In the beginning my audience was foreigners traveling to Korea. But it happened that I had made couple of videos that only had couple of thousands of views. One morning after waking up I received “millions” of notifications on my “Facebook” profile. My friends tagged me in one video. It was my own video that one Korean that I didn’t know personally downloaded it from my “Youtube” channel and made Korean subtitles to it. The video was about funny Korean graduation pictures. This video received big popularity – around couple million views in couple of days. Since then, my Korean friends helped me with writing Korean subtitles to my videos. Then I understood that many of Koreans are interested in my work. And since that my main audience became Korean.

Photo from Vilius’ personal archive.

You are a guy with exclusive looks in Korea: blond hair, blue eyes. Have you ever been recognised in a public place? What is the typical reaction of your fans?

When I used to live in a neighbourhood popular among foreigners, I used to get recognised every day. There were always someone that would stop me on the street to say hi. Mainly they were all foreigners, Koreans are too shy to do such things. Sometimes I used to see how Koreans recognised me, were watching me and talking about me, but wouldn’t find courage to approach me. One of the braver incidents happened on a metro. There was a Korean guy standing beside me. When he raised his head and saw me standing next to him he started screaming so that everybody on that metro could hear him. He didn’t speak English but he was trying to show something on his phone screen. At that moment he was watching one of my videos and he was one of my subscribers. Seeing me in public was a huge shock for him. I had quite a lot of similar incidents like this, especially with Koreans. That’s the thing, either their reactions are very shocking or there aren’t any at all.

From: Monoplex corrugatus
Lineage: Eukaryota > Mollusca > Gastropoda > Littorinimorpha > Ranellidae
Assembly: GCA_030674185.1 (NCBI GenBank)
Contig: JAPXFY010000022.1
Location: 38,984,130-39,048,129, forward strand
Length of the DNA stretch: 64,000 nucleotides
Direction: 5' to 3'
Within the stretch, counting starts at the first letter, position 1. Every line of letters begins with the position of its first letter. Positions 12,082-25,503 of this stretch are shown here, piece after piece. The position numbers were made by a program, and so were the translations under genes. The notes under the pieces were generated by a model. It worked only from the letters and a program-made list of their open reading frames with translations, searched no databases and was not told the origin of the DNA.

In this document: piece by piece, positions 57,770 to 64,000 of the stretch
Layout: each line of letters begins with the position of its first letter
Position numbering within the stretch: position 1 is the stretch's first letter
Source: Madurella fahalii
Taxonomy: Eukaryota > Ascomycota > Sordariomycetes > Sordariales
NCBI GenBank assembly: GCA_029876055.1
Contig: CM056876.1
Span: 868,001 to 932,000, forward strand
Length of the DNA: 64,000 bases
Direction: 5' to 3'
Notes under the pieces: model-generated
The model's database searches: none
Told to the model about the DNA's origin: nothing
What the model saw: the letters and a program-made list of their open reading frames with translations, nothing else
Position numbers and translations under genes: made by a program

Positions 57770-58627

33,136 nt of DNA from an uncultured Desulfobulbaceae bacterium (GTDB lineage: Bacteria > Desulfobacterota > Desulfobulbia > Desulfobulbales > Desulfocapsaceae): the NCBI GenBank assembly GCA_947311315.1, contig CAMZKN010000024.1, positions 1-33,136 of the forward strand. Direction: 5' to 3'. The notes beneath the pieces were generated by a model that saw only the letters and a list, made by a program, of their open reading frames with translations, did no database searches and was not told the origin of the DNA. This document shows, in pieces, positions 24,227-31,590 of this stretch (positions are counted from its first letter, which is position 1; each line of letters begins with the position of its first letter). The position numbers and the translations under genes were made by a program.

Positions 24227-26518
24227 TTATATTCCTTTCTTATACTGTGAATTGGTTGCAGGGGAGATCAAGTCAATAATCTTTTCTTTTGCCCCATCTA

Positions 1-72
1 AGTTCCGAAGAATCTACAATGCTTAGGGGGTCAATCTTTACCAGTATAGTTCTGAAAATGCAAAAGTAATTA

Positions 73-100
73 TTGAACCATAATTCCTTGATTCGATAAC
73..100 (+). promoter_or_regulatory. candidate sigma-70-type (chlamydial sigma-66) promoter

Do you like the attention you get on the streets? It’s nice to know you are being watched after all.

How should I put this, many of the people that create “Youtube” channels do it to become internet stars or get into acting. But for me, I just like making videos. I always wanted to stay behind the camera, but I just couldn’t find anything that would stand in front of it. So I had to do it myself. It’s not like I enjoy being recognised on the street, sometimes I’m in a hurry and I don’t have time to talk to strangers. In those situations it’s very awkward to disrupt the conversation. But sometimes, when I meet foreigners, they motivate me a lot. They tell me that my videos really helped them before coming to Korea.

Do you have your most favourite video that you made? What is it about?